William Edward Gilmore

American business manager

William E. Gilmore was the éminence grise behind Thomas Edison and the Edison Manufacturing Company, a tough and frequently bullish character who had as great an influence as any on the nascent American film industry. Gilmore was appointed vice president and general manager of the Edison Manufacturing Company on 1 April 1894, taking over from Alfred O. Tate. For his very first act, Terry Ramsaye surmises, Gilmore 'brought down a hard fist on a surprised desk and demanded action'. It became Gilmore's task to oversee the increasingly complex exploitation of Edison's business interests, which meant much else besides film, and indeed Gilmore had been employed in the first instance to tackle the problem of the financially unstable North American Phonograph Company, licensees for the Edison Phonograph. It was replaced by the National Phonograph Company, with Gilmore as its president. On the film side Gilmore soon became suspicious of W.K-L. Dickson, who while still in Edison's employ was working in secret for the Lathams, and engineered the latter's departure from the company in April 1895. By this act Gilmore did much to give birth to the many different cinematographic machines and subsequent patent litigation that was to keep himself and Edison fully occupied for years.

Gilmore's attempts to stifle competition only encouraged the stubborn; it was his refusal to supply Robert Paul with films that led the rogue British Kinetoscope manufacturer to go into production with the first British films. Gilmore next became the key figure in the negotiations with Thomas Armat and Raff & Gammon that led to the acquisition of what became the Edison Vitascope and the start of projected Edison film in April 1896. It was Gilmore who caught Albert Smith and J. Stuart Blackton red-handed duping exclusive Spanish-American war films, and who then brought American Vitagraph, and many others, in as Edison licensees. But it was also Gilmore who detected the change as the film business began to establish roots, and who moved Edison away from the licensing system to its own increased production schedule in 1900, meaning a new studio and increased staff, most notably Edwin S. Porter. Much of Gilmore's belligerence stemmed from the considerable battles he faced over the chaotic Phonograph business; with the film side it was just a question of cracking the whip. Of film production itself he knew little and cared little, That he had a softer side is perhaps shown by his predilection for nepotism - two brothers-in-law of his were awarded key managerial positions in the Edison organisation. In June 1908 he left Edison to manage the Essex Press, a printing business, and was replaced by Frank Dyer, Thomas Edison's lawyer and biographer.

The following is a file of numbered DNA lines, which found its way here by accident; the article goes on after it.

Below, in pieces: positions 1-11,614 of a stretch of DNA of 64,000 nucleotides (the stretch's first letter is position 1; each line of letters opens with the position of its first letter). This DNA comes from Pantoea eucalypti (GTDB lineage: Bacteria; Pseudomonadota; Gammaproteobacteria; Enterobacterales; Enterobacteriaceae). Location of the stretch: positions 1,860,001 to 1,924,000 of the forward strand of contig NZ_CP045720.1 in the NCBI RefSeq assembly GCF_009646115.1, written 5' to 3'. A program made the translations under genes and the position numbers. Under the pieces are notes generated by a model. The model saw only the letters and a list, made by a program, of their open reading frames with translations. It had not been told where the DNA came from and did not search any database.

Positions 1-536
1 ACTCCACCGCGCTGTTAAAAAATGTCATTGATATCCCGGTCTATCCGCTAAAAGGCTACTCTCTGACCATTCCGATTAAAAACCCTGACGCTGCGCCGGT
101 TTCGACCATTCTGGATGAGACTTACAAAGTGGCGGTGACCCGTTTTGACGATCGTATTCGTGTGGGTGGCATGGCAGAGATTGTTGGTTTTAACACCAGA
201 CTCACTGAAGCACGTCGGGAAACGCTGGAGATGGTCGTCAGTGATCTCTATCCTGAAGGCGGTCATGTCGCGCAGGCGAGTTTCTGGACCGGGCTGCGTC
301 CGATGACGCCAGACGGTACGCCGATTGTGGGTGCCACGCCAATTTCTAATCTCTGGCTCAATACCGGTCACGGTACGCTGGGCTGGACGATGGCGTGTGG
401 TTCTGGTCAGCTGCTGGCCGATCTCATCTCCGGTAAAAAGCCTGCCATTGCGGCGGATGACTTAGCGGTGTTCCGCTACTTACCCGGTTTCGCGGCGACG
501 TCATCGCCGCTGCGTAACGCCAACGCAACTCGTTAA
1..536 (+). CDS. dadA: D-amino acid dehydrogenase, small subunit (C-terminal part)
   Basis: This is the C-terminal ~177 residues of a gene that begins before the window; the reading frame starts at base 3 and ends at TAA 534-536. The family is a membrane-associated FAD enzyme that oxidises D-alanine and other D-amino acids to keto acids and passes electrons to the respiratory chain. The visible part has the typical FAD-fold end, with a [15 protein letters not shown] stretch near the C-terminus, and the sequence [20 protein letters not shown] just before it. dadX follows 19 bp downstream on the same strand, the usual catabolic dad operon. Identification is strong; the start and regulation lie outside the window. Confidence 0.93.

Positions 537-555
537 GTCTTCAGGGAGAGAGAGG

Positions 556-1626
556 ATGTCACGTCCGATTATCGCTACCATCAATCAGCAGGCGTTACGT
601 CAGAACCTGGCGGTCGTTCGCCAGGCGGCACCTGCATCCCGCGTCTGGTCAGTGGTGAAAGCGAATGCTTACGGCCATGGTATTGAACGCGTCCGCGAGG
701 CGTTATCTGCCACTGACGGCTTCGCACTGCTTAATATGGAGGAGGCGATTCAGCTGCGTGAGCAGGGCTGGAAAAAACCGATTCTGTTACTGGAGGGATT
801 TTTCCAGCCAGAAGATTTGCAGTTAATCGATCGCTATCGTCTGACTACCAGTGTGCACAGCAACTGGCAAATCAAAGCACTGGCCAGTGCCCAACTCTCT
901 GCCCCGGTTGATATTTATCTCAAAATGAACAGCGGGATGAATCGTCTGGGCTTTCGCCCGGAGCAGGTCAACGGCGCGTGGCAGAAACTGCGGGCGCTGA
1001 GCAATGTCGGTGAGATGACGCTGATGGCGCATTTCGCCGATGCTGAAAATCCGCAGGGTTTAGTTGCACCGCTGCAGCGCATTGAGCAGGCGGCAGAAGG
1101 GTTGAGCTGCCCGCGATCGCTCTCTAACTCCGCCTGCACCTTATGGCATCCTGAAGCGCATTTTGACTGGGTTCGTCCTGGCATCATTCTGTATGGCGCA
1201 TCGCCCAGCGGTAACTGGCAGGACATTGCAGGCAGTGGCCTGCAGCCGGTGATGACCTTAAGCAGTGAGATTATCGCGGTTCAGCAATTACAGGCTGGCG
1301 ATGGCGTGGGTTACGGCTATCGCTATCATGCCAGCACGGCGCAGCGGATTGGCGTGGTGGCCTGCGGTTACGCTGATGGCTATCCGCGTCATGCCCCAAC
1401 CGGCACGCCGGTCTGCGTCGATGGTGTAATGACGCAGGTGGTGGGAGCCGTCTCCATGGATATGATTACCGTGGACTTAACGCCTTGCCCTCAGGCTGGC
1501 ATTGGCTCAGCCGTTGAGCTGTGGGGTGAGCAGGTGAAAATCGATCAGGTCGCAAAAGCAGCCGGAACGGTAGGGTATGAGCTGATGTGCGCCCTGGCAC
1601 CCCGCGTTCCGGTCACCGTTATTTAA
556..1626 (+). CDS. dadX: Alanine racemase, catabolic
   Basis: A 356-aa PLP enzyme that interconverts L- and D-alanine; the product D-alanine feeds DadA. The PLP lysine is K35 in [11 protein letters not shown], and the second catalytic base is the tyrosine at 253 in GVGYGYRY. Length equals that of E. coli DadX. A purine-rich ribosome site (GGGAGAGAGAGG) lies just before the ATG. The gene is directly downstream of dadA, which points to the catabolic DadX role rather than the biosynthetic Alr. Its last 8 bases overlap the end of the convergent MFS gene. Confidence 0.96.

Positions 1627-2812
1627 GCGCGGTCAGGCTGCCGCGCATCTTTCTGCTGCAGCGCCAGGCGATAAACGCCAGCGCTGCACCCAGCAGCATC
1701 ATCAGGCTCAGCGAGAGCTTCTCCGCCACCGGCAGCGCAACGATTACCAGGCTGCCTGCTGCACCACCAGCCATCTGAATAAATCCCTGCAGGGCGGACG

Luke McKernan